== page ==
If I were to summarize the spiritual condition of the church ever since Donald Trump arrived on the scene, I’d say it has come to resemble the environment we had during the great shaking that took place in the 1980s when numerous scandals involving several evangelical leaders were brought to light, including such names as: Jim Bakker, Jimmy Swaggart, Peter Popoff, and Robert Tilton.

Trump has exposed the Fellowship of the Pharisees as political opportunists and purveyors of a cheap grace, lukewarm gospel. Instead of working to bring the revival America so desperately needs, these prosperity gospel hustlers have sacrificed the true gospel of Jesus Christ for a seat at Trump’s table — a sacrifice they will make again in 2024.

An early example of what this looked like took place in October 2016 when Trump was caught on tape bragging about sexually abusing women. Not only did the Fellowship of the Pharisees excuse his behavior, but they defended it using — or I should say, misusing — God’s Word. Trump’s religion advisor at the time (former Congresswoman Michelle Bachman) blamed the revelations of Trump’s sexual abuse on the media. And Trump’s “Christian” running mate Mike Pence said he was personally “offended” by Trump’s comments; he didn’t defend or condone them, but he didn’t condemn them either.

In 2018, Trump’s immoral behavior was excused again with the “Porngate” scandal when it was revealed that Trump paid former porn star Stormy Daniels $130,000 to keep her quiet about an affair between the two. When Family Research Council President Tony Perkins was asked in an interview why evangelical leaders supported Trump considering his long history of such behavior, Perkins responded that Trump would be given a “mulligan” on this one. Perkins further defended Trump by saying that Christians were “tired of being kicked around by Barack Obama and his leftists” and that America finally had “somebody on the playground that is willing to punch the bully.”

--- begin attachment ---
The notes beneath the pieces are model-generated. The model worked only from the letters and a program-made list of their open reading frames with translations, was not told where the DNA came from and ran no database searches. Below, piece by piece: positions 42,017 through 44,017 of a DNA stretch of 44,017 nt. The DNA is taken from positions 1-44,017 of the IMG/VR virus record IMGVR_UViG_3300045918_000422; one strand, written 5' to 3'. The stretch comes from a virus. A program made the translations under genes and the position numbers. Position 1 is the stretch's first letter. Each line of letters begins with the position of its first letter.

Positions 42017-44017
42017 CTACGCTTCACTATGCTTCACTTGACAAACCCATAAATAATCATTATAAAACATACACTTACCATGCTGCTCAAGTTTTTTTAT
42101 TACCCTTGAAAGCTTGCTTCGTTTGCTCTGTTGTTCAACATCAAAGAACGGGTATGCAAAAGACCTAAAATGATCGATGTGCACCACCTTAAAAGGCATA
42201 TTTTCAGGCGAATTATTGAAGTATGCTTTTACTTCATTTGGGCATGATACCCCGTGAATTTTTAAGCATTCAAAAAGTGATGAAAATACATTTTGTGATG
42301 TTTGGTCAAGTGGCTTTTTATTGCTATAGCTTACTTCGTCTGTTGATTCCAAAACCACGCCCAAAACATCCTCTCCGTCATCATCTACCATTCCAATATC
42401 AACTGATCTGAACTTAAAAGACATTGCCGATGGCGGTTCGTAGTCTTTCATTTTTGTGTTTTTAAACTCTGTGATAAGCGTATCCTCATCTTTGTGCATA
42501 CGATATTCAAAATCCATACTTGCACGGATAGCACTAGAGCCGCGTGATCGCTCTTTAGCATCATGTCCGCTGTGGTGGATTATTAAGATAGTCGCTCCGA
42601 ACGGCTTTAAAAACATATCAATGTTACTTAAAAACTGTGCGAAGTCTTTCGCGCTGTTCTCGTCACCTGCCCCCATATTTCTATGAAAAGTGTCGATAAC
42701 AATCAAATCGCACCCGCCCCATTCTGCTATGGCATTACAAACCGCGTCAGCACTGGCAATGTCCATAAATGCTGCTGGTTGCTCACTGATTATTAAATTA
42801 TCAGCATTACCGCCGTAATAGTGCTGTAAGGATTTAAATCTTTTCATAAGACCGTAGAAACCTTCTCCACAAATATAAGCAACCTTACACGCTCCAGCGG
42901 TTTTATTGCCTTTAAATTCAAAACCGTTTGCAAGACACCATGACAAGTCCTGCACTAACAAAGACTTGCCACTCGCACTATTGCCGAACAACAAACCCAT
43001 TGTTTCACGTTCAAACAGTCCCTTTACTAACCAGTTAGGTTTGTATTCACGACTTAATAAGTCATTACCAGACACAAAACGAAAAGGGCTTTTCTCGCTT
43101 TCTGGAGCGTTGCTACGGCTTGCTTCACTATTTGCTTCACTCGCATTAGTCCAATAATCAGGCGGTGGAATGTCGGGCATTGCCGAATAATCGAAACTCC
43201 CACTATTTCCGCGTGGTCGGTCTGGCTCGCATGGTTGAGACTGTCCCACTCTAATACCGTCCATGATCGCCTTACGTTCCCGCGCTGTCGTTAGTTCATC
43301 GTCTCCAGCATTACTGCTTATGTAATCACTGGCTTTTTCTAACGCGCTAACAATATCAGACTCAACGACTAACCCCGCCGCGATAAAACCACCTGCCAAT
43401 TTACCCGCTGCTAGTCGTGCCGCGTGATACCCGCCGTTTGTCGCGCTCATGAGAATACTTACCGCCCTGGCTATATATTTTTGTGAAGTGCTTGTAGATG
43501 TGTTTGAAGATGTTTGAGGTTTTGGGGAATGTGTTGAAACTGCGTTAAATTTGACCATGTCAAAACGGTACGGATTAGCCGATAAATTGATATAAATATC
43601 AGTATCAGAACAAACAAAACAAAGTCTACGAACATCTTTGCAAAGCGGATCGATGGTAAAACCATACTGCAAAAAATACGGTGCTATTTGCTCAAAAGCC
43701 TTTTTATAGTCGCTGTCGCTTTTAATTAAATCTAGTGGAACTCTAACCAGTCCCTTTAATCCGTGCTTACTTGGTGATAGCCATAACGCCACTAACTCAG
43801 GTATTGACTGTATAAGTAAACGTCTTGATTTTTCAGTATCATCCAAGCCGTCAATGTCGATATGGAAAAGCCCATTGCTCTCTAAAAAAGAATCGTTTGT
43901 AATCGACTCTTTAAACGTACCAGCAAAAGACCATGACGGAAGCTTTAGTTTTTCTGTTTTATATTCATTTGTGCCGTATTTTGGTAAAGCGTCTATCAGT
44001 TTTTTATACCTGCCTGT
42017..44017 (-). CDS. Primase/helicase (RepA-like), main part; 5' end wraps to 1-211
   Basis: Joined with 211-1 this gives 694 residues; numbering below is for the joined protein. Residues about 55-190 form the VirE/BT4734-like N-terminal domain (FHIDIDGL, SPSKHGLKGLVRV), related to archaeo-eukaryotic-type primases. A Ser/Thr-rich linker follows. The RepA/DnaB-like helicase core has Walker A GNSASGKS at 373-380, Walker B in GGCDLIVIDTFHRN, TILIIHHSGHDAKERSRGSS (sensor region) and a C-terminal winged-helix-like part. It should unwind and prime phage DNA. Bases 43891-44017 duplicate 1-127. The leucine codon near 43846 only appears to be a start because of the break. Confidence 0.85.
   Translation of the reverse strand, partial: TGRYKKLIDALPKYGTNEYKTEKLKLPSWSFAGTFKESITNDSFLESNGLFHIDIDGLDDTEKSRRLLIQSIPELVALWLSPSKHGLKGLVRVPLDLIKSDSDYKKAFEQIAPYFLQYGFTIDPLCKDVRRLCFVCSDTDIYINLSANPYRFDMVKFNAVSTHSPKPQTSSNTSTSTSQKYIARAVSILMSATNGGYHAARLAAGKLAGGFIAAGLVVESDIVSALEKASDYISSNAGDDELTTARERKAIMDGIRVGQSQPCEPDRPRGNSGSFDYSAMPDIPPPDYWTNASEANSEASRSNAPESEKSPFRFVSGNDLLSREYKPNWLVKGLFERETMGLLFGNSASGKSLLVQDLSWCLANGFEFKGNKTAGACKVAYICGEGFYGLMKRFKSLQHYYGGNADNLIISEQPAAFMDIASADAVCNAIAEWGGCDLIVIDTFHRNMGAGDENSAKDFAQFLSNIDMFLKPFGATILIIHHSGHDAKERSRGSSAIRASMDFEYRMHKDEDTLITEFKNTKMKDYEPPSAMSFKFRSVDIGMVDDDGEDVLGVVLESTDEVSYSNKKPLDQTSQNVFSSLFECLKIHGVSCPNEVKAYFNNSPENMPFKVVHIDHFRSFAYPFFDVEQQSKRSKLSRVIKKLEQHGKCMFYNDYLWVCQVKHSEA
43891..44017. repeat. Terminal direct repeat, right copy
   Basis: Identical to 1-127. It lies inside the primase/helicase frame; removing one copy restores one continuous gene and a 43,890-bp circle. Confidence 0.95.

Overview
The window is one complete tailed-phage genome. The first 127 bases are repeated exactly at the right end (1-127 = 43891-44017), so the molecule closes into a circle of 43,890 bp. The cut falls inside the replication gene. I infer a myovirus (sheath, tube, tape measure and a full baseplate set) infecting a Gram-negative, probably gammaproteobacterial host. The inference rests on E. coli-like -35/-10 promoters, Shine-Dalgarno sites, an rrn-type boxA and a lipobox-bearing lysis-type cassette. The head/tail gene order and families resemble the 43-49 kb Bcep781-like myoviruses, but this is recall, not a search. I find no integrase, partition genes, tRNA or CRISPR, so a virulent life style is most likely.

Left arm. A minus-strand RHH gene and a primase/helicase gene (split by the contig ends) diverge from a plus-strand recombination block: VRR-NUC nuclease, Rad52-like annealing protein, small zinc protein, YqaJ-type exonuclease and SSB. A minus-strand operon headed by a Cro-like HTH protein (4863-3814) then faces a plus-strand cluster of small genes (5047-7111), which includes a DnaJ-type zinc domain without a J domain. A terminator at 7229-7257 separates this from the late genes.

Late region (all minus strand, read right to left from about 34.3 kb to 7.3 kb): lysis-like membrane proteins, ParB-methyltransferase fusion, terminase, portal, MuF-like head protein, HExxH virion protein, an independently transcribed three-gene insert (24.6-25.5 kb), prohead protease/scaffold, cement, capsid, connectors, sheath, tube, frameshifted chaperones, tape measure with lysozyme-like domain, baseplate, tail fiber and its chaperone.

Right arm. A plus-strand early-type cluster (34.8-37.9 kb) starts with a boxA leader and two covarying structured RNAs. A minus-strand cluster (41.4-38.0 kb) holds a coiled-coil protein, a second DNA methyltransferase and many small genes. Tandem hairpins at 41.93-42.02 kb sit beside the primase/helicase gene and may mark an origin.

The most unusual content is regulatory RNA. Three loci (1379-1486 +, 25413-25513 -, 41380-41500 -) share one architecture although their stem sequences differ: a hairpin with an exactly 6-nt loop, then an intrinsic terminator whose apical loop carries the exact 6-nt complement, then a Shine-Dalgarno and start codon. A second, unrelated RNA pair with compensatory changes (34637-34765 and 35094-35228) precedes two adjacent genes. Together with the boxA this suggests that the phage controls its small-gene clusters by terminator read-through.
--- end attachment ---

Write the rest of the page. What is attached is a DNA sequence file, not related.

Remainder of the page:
In August 2020, the Fellowship was shaken when Jerry Falwell, Jr. was forced to resign after reports of several sexual trysts involving him, his wife, and a so-called “business partner” went public. Falwell often excused Trump’s immoral behavior because, to paraphrase his words, Trump was our Commander-in-Chief, not our pastor-in-chief. Ironically, Falwell a similar defense for his and his wife’s sexual indiscretions following his resignation when he stated that he was not the “spiritual leader” of Liberty University.

During the rise of Nazi Germany, Dietrich Bonhoeffer rebuked the church for refusing to call evil by name and for its overreliance on what he referred to as cheap grace — defined as forgiveness without repentance. I’ve written about frightening similarities between the church of today and the church of Nazi Germany.

Biblically illiterate and/or ignorant evangelicals have rejected criticism of Donald Trump’s immoral and indefensible behavior, choosing instead to praise him as God’s divinely appointed man. But presidents aren’t appointed by God, they are elected by individuals exercising their free will.

In the story of God’s judgement on Judah, the Old Testament is filled with examples of how God gave his people every opportunity to reject evil and escape judgement. Bud despite God’s numerous warnings, Judah not only rejected the opportunity to turn from evil, but she became even more defiant and wicked by demanding her free will right to choose evil.

If God judged Judah, his beloved nation, for choosing evil for herself and embracing evil in her king, why should Christians in America think we will be spared for doing the same thing with God’s divinely appointed man, Donald Trump?


David Leach is the owner of the Strident Conservative. He holds people of every political stripe accountable for their failure to uphold conservative values, and he promotes those values instead of political parties.